Parliament vote to dismiss Montenegro anti-corruption leader is highly politicized

Issued by Transparency International Secretariat



Transparency International condemns yesterday’s decision of the Parliament of Montenegro to dismiss Vanja Ćalović Marković, executive director of MANS, our Montenegrin chapter, from the Council of the Agency for the Prevention of Corruption, even though the national court has not reached its verdict on her case. This decision suggests retribution against Ćalović Marković for her uncompromising fight against corruption.

Allegations of conflict of interest against Ćalović Marković are being disputed in a national court, with the case scheduled for 17 July 2018. Ćalović Marković has not been given an opportunity to respond to the allegations made against her, contrary to the European Convention on Human Rights. Last month, more than 40 NGOs urged Parliament to wait for the court decision before voting on Ćalović Marković’s dismissal, however, despite this, Parliament voted yesterday. 

The dismissal of Ćalović Marković was a politically charged move and raises concerns previously outlined by the European Commission in its 2018 report on Montenegro. The report highlights challenges around conflict of interest cases, particularly those concerning members of civil society organisations and media, including the public broadcaster, RTCG, and the Council of the Agency for Electronic Media.

The dismissal also adds to the mounting political pressure that MANS faces in its work to fight corruption, undermines citizens’ trust in political institutions and counteracts national accession efforts to join the European Union.


For any press enquiries please contact

Jen Pollakusky/Michael Hornsby
E: .(JavaScript must be enabled to view this email address)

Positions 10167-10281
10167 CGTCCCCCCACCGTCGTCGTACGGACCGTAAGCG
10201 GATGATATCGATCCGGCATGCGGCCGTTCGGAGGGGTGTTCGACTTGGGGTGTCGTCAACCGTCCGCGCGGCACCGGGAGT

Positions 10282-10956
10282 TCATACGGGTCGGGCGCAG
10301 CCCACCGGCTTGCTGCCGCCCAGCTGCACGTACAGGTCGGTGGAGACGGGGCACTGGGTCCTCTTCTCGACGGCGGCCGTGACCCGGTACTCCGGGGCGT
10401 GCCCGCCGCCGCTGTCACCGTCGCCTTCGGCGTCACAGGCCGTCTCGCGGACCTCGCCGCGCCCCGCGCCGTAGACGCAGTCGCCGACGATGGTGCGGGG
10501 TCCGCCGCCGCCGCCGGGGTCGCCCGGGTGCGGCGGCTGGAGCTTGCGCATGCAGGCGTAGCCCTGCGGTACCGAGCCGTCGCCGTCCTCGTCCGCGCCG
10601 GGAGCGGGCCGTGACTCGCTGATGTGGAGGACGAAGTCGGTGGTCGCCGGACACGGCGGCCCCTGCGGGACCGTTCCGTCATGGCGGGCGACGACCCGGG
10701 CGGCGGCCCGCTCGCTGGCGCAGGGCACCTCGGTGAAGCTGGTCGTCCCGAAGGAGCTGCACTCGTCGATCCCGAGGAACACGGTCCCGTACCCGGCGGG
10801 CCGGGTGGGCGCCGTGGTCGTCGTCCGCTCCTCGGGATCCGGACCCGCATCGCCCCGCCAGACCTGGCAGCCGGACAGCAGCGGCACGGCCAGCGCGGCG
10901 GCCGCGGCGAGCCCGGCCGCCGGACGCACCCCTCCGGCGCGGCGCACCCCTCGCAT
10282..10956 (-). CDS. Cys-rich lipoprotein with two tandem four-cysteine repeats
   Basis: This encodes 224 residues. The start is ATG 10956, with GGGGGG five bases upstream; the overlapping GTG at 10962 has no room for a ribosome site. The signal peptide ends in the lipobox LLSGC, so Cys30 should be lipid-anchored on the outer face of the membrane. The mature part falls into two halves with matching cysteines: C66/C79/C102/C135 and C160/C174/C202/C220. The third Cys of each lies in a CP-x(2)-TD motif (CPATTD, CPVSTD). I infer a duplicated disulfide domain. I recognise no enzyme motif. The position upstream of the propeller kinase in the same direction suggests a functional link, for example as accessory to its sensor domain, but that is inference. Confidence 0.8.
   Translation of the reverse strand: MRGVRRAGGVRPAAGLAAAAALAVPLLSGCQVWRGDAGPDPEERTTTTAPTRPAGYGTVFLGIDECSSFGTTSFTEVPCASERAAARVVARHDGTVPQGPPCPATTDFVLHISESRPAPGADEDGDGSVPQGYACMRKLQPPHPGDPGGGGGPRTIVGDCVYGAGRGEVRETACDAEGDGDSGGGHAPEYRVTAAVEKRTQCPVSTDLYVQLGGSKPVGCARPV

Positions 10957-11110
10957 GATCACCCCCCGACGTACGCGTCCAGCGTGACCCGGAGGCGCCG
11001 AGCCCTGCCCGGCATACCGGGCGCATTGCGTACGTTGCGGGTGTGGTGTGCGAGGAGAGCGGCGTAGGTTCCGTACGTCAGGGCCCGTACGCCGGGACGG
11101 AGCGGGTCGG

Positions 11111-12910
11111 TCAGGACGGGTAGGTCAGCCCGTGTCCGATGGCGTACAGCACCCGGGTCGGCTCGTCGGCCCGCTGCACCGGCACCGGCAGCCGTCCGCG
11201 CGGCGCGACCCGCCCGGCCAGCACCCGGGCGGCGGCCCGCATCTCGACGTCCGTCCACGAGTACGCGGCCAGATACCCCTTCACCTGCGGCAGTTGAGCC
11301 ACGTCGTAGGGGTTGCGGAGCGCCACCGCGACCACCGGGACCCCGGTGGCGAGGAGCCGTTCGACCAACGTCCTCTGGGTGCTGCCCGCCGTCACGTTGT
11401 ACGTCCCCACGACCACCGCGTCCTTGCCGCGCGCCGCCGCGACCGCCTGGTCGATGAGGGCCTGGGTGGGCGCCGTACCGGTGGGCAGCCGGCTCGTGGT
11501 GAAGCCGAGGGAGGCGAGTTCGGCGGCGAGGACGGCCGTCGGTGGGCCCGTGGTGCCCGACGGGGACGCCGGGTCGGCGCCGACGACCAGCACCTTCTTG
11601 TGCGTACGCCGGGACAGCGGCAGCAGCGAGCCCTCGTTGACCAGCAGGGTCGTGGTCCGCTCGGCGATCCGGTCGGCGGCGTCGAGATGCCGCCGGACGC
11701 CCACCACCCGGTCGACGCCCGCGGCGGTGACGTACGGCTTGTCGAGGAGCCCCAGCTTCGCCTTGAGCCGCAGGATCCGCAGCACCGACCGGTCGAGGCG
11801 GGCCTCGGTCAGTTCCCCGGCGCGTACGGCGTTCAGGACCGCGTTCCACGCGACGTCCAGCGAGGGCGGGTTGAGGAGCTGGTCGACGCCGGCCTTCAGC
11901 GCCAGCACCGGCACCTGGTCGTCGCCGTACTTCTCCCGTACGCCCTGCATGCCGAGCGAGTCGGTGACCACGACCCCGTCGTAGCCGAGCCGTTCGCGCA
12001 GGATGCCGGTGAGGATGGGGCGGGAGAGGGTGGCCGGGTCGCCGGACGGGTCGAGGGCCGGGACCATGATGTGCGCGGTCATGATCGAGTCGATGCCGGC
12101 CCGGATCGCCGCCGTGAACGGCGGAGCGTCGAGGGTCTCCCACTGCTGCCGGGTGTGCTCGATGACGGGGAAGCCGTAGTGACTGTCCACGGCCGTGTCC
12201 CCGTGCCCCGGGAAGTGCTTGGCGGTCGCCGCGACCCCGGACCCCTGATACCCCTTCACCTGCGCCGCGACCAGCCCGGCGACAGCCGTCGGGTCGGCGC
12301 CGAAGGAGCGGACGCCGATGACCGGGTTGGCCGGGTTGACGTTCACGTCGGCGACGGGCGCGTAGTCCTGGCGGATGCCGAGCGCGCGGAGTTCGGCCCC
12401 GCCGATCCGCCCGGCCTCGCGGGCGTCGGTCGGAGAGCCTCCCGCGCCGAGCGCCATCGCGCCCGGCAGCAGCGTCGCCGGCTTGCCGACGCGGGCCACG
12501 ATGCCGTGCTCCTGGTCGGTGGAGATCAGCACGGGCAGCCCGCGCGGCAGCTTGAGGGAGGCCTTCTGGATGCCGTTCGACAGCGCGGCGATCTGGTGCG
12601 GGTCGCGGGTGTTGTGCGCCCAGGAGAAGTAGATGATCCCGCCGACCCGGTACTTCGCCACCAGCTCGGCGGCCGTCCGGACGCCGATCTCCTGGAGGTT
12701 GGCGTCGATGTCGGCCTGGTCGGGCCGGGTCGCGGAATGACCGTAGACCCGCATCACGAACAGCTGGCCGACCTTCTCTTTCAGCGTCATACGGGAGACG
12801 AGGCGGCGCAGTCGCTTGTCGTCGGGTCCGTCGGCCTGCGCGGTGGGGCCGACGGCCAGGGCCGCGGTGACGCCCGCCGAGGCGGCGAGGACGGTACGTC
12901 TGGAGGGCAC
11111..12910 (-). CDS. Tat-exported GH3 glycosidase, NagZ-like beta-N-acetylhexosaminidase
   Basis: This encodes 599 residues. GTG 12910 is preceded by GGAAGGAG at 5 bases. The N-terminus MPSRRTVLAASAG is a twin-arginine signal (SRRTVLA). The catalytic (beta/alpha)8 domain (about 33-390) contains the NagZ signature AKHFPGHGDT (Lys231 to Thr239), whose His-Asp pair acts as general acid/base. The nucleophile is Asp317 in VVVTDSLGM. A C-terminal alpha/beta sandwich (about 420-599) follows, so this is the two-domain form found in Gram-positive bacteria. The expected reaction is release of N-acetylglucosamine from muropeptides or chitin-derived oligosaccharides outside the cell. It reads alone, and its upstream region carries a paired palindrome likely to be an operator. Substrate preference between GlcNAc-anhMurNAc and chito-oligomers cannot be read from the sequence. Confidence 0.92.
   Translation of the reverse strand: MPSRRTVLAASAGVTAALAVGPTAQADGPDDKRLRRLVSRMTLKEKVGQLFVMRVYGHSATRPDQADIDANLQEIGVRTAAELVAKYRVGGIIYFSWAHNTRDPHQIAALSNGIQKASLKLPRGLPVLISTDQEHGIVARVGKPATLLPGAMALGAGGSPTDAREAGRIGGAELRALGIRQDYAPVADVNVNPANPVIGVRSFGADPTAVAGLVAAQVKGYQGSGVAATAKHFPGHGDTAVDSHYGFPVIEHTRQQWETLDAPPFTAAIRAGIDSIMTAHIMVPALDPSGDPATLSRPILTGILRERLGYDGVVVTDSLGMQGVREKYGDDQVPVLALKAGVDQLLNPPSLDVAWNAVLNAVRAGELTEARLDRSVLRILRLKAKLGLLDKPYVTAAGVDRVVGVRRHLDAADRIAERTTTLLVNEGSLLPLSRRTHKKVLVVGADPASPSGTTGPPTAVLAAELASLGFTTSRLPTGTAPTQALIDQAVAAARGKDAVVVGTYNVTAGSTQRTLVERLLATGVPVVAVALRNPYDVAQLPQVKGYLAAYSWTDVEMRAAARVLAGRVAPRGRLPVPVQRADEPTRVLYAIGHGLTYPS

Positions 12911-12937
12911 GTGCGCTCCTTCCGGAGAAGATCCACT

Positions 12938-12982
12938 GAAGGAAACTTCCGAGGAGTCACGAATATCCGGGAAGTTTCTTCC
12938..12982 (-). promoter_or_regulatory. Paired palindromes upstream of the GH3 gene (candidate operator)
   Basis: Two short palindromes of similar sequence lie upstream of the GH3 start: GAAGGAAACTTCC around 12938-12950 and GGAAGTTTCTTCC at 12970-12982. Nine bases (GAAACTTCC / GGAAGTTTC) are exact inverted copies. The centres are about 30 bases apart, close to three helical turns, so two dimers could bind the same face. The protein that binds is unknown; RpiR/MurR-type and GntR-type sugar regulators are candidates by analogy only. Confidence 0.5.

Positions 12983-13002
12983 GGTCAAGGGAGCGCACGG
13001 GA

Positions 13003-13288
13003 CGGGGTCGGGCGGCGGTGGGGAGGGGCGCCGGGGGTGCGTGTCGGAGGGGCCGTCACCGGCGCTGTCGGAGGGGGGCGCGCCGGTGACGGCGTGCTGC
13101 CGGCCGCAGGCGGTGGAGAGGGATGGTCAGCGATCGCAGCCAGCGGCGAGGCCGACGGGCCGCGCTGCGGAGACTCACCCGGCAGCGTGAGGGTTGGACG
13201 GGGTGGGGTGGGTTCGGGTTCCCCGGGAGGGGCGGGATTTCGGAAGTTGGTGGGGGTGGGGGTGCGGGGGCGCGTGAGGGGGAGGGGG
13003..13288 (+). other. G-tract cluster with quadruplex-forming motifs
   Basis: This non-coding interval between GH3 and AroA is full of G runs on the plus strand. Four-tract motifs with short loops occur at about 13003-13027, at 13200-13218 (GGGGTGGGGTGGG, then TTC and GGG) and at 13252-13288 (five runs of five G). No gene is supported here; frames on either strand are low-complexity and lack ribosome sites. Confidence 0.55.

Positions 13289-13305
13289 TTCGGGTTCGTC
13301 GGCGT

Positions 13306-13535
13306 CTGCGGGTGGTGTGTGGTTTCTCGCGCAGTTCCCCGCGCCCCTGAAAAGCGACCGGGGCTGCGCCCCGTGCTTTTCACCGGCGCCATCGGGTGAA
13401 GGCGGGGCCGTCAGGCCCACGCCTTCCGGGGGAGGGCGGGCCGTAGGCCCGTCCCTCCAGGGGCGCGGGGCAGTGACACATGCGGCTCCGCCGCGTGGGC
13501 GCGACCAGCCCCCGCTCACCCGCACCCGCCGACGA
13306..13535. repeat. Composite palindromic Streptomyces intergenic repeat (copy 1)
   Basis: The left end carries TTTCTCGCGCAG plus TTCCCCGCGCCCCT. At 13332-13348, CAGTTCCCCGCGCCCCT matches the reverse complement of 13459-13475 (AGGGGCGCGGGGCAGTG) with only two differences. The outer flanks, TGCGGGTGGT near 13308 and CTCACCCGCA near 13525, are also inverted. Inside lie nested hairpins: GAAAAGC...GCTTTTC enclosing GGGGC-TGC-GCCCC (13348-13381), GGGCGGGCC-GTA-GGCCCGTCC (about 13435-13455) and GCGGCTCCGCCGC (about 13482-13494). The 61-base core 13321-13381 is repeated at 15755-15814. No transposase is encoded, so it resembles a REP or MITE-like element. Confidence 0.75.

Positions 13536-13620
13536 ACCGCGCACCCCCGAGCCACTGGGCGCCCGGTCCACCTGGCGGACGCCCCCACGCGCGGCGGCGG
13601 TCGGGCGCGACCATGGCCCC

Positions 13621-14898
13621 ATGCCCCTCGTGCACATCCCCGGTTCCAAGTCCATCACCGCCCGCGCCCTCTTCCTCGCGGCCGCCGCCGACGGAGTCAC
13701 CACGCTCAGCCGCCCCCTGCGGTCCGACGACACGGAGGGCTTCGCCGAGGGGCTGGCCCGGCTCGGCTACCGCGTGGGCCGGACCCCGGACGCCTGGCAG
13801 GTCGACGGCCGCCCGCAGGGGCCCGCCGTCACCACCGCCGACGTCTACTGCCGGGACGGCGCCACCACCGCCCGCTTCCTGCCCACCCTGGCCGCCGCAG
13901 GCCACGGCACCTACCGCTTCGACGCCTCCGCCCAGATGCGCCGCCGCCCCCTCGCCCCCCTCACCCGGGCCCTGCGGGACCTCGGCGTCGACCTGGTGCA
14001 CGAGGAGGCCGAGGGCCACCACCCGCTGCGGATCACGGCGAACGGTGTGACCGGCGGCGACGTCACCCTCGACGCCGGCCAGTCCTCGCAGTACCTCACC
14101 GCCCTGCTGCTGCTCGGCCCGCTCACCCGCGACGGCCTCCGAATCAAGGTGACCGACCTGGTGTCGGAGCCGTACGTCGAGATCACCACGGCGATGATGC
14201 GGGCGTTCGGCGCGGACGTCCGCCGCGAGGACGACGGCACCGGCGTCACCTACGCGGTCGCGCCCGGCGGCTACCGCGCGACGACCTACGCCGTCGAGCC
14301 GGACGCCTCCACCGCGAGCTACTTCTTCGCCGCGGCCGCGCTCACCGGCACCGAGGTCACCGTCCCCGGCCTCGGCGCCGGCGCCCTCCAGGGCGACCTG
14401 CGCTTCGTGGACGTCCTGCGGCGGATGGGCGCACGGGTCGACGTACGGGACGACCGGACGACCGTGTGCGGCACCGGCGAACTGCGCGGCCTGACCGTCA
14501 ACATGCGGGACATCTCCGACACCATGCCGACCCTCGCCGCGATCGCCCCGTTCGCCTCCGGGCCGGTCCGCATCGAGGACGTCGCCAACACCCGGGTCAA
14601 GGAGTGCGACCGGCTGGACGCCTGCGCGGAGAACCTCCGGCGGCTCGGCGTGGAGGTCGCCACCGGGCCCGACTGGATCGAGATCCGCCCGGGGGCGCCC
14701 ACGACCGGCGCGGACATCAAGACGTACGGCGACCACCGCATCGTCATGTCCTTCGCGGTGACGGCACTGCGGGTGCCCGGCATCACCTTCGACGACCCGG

T: +49 30 3438 20 666

Latest

Support Transparency International

Three priorities at the Open Government Partnership summit

This week, the Open Government Partnership is holding its 5th global summit in Tbilisi, Georgia. Transparency International is there in force, pushing for action in three key areas.

Civil society’s crucial role in sustainable development

Key players in the development community are meeting in New York for the main United Nations conference on sustainable development, the High-Level Political Forum (HLPF). Transparency International is there to highlight how corruption obstructs development and report on how effectively countries are tackling this issue.

Comment gagner la lutte contre la corruption en Afrique

Aujourd’hui est la Journée africaine de lutte contre la corruption – une occasion opportunité pour reconnaitre le progrès dans la lutte contre la corruption en Afrique et le travail significatif qui reste encore à accomplir.

How to win the fight against corruption in Africa

African Anti-Corruption Day is an important opportunity to recognise both the progress made in the fight against corruption in Africa and the significant work still left to do.

Increasing accountability and safeguarding billions in climate finance

In December 2015, governments from around the world came together to sign the Paris Agreement, agreeing to tackle climate change and keep global warming under two degrees centigrade. They committed to spend US$100 billion annually by 2020 to help developing countries reduce their greenhouse gas emissions and protect themselves against the potentially devastating effects of climate change.

After Gürtel, what next for Spain’s struggle with political corruption?

At the start of June, the Spanish parliament voted to oust Prime Minister Rajoy after his political party was embroiled in the biggest corruption scandal in Spain’s democratic history. At this critical juncture in Spain’s struggle with political corruption, Transparency International urges all parties to join forces against impunity and support anti-corruption efforts in public life.

Risk of impunity increases with outcome of Portuguese-Angolan corruption trial

A verdict last week by the Lisbon Court of Appeals in the trial of former Angolan vice president Manuel Vicente has disappointed hopes for a triumph of legal due process over politics and impunity. It also has worrying implications for the independence of Portugal’s judiciary.

Social Media

Follow us on Social Media